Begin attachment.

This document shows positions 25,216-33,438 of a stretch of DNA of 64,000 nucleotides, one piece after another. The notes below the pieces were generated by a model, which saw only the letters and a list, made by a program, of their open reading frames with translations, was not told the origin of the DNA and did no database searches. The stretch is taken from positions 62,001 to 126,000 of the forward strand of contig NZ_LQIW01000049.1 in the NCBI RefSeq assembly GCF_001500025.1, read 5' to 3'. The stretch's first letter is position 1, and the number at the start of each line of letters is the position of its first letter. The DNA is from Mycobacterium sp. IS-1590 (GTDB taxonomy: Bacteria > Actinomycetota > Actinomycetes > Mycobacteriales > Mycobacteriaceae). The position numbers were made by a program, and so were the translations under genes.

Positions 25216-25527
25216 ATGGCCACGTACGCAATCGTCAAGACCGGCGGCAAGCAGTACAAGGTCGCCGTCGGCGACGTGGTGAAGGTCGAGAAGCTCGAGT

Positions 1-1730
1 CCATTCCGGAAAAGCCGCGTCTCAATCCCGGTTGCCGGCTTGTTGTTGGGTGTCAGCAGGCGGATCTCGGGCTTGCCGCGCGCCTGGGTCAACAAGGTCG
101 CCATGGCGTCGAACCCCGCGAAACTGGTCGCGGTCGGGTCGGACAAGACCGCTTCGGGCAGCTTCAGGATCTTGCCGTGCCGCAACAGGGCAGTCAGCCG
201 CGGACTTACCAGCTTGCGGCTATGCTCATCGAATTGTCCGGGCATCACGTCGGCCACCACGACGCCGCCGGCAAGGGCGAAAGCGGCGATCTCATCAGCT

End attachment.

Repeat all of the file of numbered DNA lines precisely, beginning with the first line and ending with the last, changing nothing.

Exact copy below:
This document shows positions 25,216-33,438 of a stretch of DNA of 64,000 nucleotides, one piece after another. The notes below the pieces were generated by a model, which saw only the letters and a list, made by a program, of their open reading frames with translations, was not told the origin of the DNA and did no database searches. The stretch is taken from positions 62,001 to 126,000 of the forward strand of contig NZ_LQIW01000049.1 in the NCBI RefSeq assembly GCF_001500025.1, read 5' to 3'. The stretch's first letter is position 1, and the number at the start of each line of letters is the position of its first letter. The DNA is from Mycobacterium sp. IS-1590 (GTDB taxonomy: Bacteria > Actinomycetota > Actinomycetes > Mycobacteriales > Mycobacteriaceae). The position numbers were made by a program, and so were the translations under genes.

Positions 25216-25527
25216 ATGGCCACGTACGCAATCGTCAAGACCGGCGGCAAGCAGTACAAGGTCGCCGTCGGCGACGTGGTGAAGGTCGAGAAGCTCGAGT

Positions 1-1730
1 CCATTCCGGAAAAGCCGCGTCTCAATCCCGGTTGCCGGCTTGTTGTTGGGTGTCAGCAGGCGGATCTCGGGCTTGCCGCGCGCCTGGGTCAACAAGGTCG
101 CCATGGCGTCGAACCCCGCGAAACTGGTCGCGGTCGGGTCGGACAAGACCGCTTCGGGCAGCTTCAGGATCTTGCCGTGCCGCAACAGGGCAGTCAGCCG
201 CGGACTTACCAGCTTGCGGCTATGCTCATCGAATTGTCCGGGCATCACGTCGGCCACCACGACGCCGCCGGCAAGGGCGAAAGCGGCGATCTCATCAGCT